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Rutland Area Farm and Food Link (RAFFL) promotes local food knowledge, production and market opportunities for farmers and community members throughout our region.

Harvest Watch: Spring Patience

RAFFL Updates

News, cooking tips, recipes, and more from the Rutland Area Farm and Food Link.

Harvest Watch: Spring Patience

Kristin Smith

By Kimberly Griffin

It starts in mid-December, when it’s just late enough that the last bits of dirt beneath fingernails have come loose and the smell of moist earth has faded from the air. Seed catalogs arrive in the mailboxes of farmers and gardeners. I take mine, settle into a hot cup of tea, and start to plan for the next season.

If you’ve done this for a while, you know the plant varieties you love and trust by heart. You might consult a tattered notebook, smeared with mud, to remind you of how well new varieties yielded or what plants grew well during a cooler, wet summer. Orders are calculated and submitted, and then we wait.

By late January and early February, boxes stuffed with small envelopes full of life and promise are delivered. Packets are sorted by plant type and seed date, and then we wait. 

First, I plant onions and leeks, scallions, and shallots. Next, I put in the kale, broccoli, and Brussels sprouts. Lettuces and spinach hit the soil in short order. Then peppers, tomatoes, and eggplant, oh my! Then we wait.

This year, I watched as the weather defied the calendar. March and April simply wouldn’t budge. Single digit nights and days in the teens kept us waiting. Despite the longer days, there was little sun to be seen. It was a very cold start to spring, especially in comparison to last year. Yet, the promise was there. 

Admittedly, I embraced the late start. Winter work spilled into spring and everything else shifted forward, too. I seeded February’s leeks in March and March’s peppers belong to April. That is one of the beautiful secrets of the garden: sometimes, it forgives you. These past few days of sunshine have fed my fledgling seed trays, and, at times, I swear I can see growth happening.

I don’t have a truly heated greenhouse, so starting my own plants from seed is a challenge. However, I encourage all gardeners to give it a try, even if it’s just for a few of your crops. While it’s satisfying to eat vegetables from plants that you grew, it is even more satisfying to eat vegetables from plants that you grew from seed. To do so, you’ll need seeds, proper soil, growing vessels, water, sunlight, fertilizer, and patience.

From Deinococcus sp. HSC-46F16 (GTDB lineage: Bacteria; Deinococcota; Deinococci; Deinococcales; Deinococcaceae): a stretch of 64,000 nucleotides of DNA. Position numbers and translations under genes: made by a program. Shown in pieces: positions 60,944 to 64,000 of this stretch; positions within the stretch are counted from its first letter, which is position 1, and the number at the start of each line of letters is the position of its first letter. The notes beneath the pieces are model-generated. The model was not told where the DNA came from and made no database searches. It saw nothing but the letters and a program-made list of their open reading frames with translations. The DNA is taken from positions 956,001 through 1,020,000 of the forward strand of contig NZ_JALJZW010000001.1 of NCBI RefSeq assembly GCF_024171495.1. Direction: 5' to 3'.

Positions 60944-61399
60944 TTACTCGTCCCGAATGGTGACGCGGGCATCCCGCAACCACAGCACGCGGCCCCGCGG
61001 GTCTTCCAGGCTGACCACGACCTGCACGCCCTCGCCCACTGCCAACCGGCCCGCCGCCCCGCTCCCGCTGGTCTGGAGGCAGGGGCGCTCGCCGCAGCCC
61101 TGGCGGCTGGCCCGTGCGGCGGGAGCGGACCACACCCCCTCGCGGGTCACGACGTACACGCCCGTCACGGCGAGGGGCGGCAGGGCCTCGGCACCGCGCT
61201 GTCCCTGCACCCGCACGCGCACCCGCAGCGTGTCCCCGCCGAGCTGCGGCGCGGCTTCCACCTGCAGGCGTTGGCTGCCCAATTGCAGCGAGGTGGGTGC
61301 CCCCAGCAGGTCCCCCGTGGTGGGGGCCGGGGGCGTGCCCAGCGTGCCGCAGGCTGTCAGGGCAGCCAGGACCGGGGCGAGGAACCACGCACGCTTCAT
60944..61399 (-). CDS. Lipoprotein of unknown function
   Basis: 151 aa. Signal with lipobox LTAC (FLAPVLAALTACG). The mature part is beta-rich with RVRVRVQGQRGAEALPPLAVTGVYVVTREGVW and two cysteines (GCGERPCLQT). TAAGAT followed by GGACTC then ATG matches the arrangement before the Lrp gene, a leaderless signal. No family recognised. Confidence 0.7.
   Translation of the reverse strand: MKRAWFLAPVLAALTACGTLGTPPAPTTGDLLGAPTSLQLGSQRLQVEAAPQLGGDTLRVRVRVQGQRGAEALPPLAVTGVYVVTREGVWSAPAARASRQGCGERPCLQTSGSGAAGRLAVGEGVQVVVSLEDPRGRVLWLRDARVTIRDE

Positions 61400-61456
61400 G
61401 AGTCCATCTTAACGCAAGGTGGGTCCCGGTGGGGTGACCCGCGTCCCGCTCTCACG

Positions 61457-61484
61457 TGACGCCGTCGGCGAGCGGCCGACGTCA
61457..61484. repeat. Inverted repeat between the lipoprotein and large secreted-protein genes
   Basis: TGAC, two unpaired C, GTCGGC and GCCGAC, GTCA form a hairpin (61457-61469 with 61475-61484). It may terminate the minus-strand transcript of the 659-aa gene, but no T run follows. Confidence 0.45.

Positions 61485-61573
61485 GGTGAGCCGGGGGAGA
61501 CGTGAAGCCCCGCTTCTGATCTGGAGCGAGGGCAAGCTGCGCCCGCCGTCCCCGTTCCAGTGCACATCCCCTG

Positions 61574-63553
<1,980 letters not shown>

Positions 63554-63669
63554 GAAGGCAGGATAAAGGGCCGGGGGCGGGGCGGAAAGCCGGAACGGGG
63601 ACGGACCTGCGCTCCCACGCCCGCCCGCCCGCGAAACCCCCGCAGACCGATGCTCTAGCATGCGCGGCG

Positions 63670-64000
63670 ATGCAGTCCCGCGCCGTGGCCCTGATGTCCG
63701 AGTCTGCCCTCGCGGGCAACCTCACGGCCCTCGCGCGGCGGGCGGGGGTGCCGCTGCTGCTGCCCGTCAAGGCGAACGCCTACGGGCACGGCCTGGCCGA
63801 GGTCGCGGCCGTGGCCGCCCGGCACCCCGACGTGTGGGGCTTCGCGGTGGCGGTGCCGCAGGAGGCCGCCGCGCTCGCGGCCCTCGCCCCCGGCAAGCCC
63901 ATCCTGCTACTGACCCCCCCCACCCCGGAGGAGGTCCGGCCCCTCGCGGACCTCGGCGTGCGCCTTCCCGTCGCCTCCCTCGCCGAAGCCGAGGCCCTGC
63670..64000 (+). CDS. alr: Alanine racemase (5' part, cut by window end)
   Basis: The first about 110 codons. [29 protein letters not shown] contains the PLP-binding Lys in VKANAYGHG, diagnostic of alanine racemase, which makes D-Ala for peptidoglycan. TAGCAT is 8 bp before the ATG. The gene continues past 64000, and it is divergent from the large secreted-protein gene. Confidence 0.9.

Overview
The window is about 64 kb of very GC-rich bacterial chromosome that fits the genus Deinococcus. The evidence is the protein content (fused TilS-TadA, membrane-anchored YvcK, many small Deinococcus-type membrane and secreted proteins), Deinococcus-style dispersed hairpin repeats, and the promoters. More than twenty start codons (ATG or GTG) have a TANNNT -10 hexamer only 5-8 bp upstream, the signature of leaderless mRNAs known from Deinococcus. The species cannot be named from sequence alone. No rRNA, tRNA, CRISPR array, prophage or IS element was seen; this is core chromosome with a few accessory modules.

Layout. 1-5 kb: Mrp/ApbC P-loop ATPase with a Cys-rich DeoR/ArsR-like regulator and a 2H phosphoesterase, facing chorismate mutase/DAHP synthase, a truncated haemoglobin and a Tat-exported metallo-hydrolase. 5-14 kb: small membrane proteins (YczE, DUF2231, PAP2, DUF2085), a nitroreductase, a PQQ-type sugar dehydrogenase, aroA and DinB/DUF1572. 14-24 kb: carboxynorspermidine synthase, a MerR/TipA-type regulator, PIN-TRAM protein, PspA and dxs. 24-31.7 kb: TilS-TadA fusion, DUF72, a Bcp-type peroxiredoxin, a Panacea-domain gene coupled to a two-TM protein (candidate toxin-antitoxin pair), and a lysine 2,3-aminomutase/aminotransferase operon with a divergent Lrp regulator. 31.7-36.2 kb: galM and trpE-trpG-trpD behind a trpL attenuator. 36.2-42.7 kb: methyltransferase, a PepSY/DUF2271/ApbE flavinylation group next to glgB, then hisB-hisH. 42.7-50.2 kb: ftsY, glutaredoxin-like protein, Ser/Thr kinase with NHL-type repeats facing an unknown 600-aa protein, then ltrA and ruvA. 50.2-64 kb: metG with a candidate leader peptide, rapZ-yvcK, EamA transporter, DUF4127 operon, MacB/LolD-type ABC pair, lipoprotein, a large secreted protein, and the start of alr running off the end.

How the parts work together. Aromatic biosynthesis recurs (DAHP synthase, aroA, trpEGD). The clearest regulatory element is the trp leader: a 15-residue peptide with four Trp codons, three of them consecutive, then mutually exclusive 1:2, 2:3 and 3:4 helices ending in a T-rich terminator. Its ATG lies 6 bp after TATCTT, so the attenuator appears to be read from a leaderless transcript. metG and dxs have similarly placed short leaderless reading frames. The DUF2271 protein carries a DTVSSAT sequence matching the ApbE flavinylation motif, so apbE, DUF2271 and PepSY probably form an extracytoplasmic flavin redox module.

Although we’ve covered some of the romance of seed procurement during the winter, it is not too late to get your hands on seeds from local garden supply shops, hardware stores, and grocery stores. Even the dollar store has vegetable seeds right now.

Tips for growing seedlings

Soil. Any gardener will agree that soil is not just dirt. The medium for starting seeds is very important, and you should make sure that the bag of soil you get is specific for just that. Top soil, compost, and even some potting soils are too dense. They do not have the proper mixture of nutrients and organic matter that young plants need for root establishment and overall growth.

Vessel. Whether you want to grow 78 heads of lettuce or just a handful of pepper plants, the vessel you choose to grow your seeds is somewhat flexible. You should be sure that the soil can drain, allowing for excess water to be shed and not suffocate the roots. The vessel also needs to have enough room to let the seed grow into a strong, small plant before transplanting it. You can use multi-celled trays and mini pre-formed soil patties, often available for purchase wherever you buy your seeds and soil. You can also create your own formed soil cubes with a tool called a soil blocker.

Don’t forget to check your recycle bin for potential vessels. After months of collecting spent k-cups from a downtown office break room, I was excited to not only fill a 5 gallon bucket with coffee ground for the compost, but the cups are perfect for seedlings. They even already have a hole punched in the bottom for drainage.  

Sun and water. For growing the seedlings, sunny windows are great, provided that they get at least six to seven hours of direct sunlight. Indirect light causes plants to stretch out in search of sun and get leggy. Grow lights are also an option, though they do require a little investment and minor infrastructure. Consistent watering is also very important. Under-watering or allowing plants to dry out too much between watering will greatly affect growth and can ultimately kill fragile seedlings. Of course, over watering can do the same. 

Fertilizer. As for fertilizer, think minimal, but think minerals. I like to use fish emulsion & sea kelp on growing seedlings, once they are starting to mature. I supplement again upon transplanting and regularly throughout the season. As with everything, be sure to read the directions on the bottle, and ask questions of your local garden supply shop.

Patience. Finally, like the garden, seedlings need patience and flexibility. Some seeds just won’t germinate. Some plants, despite best efforts, will get leggy or not thrive. Seeding and re-seeding throughout this early growing process is the key to success. If this is your first year trying to grow plants from seeds, start small.

We’ll soon start to see growers bringing seedlings to farmers markets and garden shops. The ground outside is soft and wet and getting ready for summer growth. The garden season is finally upon us.

Kimberly Griffin is the wellness coordinator at College of St. Joseph.